Mathematically revenues would be $0 at 0%. Pragmatically, revenues would be approaching if not $0 at 100%. In between it's higher. There's a curve. Maybe it has one peak. Maybe 100 peaks.

Or is this more of a 'it is a shape we can never know, therefore it is of no use and may as well not exist'?


Tax rates also get mentioned a lot when NBA players are considering their moves in free agency. The only high profile example in recent years was when Lebron James, Dwayne Wade, and Chris Bosh all took less than max contracts to play for the Miami Heat. Due to the lack of income tax in Florida, their take home pay actually worked out about the same as it would have if they had signed max contracts with any other non-Texas NBA teams.


Reminds me of the reason why Rafael Nadal won't play the Queen's Club tennis tournament in London prior to Wimbledon. The U.K's tax laws wanted to tax worldwide endorsements, so Nadal switches to playing a tennis tournament in Germany instead. There was talk of chaing the law, but I don't know what happened.


Sorry, I read the article too quickly and didn't see that Nadal's issue was mentioned already.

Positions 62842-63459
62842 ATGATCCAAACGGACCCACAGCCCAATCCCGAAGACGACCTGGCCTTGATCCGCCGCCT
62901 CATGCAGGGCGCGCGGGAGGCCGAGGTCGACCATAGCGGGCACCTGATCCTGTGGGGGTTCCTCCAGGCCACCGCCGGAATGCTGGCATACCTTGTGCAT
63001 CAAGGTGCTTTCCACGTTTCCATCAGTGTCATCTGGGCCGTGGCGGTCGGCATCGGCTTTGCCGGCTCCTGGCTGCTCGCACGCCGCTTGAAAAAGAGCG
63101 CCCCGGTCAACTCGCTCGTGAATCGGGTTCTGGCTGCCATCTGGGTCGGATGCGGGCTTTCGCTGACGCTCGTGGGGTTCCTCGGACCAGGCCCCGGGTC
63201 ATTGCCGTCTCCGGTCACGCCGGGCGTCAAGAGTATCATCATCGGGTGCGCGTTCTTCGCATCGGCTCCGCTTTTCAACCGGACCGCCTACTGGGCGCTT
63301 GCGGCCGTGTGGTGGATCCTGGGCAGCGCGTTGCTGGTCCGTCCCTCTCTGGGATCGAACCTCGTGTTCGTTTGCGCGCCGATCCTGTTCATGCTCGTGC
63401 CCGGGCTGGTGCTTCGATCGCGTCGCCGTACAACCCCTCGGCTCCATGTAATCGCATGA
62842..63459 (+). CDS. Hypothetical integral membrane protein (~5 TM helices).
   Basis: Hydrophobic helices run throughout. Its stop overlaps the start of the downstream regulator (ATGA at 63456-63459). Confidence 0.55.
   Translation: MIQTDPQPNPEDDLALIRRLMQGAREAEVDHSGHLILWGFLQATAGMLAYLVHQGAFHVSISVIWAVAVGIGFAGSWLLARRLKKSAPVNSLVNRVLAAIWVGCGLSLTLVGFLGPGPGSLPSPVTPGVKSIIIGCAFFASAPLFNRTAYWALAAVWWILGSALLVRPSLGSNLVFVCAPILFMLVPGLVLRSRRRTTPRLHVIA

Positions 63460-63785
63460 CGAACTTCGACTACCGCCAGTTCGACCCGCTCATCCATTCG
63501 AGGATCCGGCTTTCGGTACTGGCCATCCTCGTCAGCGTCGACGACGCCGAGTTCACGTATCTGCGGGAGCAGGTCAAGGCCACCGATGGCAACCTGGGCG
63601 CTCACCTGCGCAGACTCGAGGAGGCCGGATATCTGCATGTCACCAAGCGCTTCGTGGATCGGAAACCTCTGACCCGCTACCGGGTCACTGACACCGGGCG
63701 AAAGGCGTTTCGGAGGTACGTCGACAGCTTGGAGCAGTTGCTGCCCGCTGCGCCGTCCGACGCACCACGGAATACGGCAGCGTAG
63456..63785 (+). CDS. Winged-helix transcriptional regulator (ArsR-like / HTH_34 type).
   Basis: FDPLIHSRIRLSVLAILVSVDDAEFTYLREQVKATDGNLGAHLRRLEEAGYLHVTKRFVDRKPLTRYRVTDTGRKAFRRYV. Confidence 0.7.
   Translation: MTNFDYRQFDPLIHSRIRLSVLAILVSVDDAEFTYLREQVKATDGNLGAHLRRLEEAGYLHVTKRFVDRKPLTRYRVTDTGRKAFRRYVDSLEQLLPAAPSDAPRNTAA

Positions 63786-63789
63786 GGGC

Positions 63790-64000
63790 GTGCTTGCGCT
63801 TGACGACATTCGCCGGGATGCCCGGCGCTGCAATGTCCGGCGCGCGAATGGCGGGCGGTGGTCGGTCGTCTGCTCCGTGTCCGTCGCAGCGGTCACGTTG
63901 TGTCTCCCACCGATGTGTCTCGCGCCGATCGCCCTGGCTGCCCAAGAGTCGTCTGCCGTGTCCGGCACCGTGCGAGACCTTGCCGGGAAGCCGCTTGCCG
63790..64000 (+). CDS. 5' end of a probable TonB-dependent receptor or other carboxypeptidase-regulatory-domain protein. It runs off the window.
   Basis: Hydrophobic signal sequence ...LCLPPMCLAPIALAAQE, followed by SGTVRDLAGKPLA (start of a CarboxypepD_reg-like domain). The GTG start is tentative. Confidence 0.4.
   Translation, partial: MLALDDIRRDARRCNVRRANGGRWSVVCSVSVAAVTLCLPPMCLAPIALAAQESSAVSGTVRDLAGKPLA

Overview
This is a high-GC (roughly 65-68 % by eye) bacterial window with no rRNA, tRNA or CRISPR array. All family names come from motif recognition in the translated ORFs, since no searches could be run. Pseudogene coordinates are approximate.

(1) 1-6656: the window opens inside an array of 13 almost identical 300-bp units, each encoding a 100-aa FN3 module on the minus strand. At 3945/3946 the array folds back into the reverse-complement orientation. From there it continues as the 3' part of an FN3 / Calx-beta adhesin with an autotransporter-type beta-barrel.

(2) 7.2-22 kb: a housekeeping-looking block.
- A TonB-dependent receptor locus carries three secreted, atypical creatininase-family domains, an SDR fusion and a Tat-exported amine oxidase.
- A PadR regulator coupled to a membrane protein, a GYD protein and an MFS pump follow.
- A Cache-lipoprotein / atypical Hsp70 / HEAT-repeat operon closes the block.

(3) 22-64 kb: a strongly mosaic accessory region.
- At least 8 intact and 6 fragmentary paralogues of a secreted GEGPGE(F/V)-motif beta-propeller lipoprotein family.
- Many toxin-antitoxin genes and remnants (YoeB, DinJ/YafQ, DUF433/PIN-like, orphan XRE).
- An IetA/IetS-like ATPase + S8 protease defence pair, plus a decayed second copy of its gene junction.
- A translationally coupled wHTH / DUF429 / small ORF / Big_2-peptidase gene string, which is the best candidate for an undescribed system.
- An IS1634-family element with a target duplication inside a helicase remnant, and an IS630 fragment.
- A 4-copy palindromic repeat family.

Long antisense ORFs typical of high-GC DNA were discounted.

"Macao has become such a boxing center." Not quite. They're just getting into the fight game. They recently had two fights by Zou Shiming, a Chinese Olympic star. And the Pacquiao fight hasn't happened yet.


This has nothing to do with the Laffer Curve. It's merely tax jurisdiction shopping to maximize after-tax income. The athletes mentioned aren't doing anything that every multi-national corporation isn't doing.

They aren't producing any more or less of their work product because of tax rates, they're just shifting their place of record where the work is performed in order to avoid taxation.

This sounds like a prime opportunity for anyone who is currently in the un-sexy world of international tax avoidance consulting for multi-national corporations. They could start a new practice specializing in tax avoidance for the more money grubbing athletes, musicians and actors.

Ritter F

Problem with taxing athletes is that it there careers may be only one season long.

maybe we should have a more comprehensive view. Amortize their income over the a typical working career.

So year 1 first year income /40
year two - year 1 + year 2 / 40
year 3 - year 1 + year 2 + year 3 / 40

reality I'd like to see excessive savings taxed. what you have - what you need for comfortable retirement = taxable assets.

I'm sure there are plenty of wholes and my thoughts. would love to hear them.

My philosophy is that if the money is spent then that is good for the overall economy.
Money that pools slows the economy.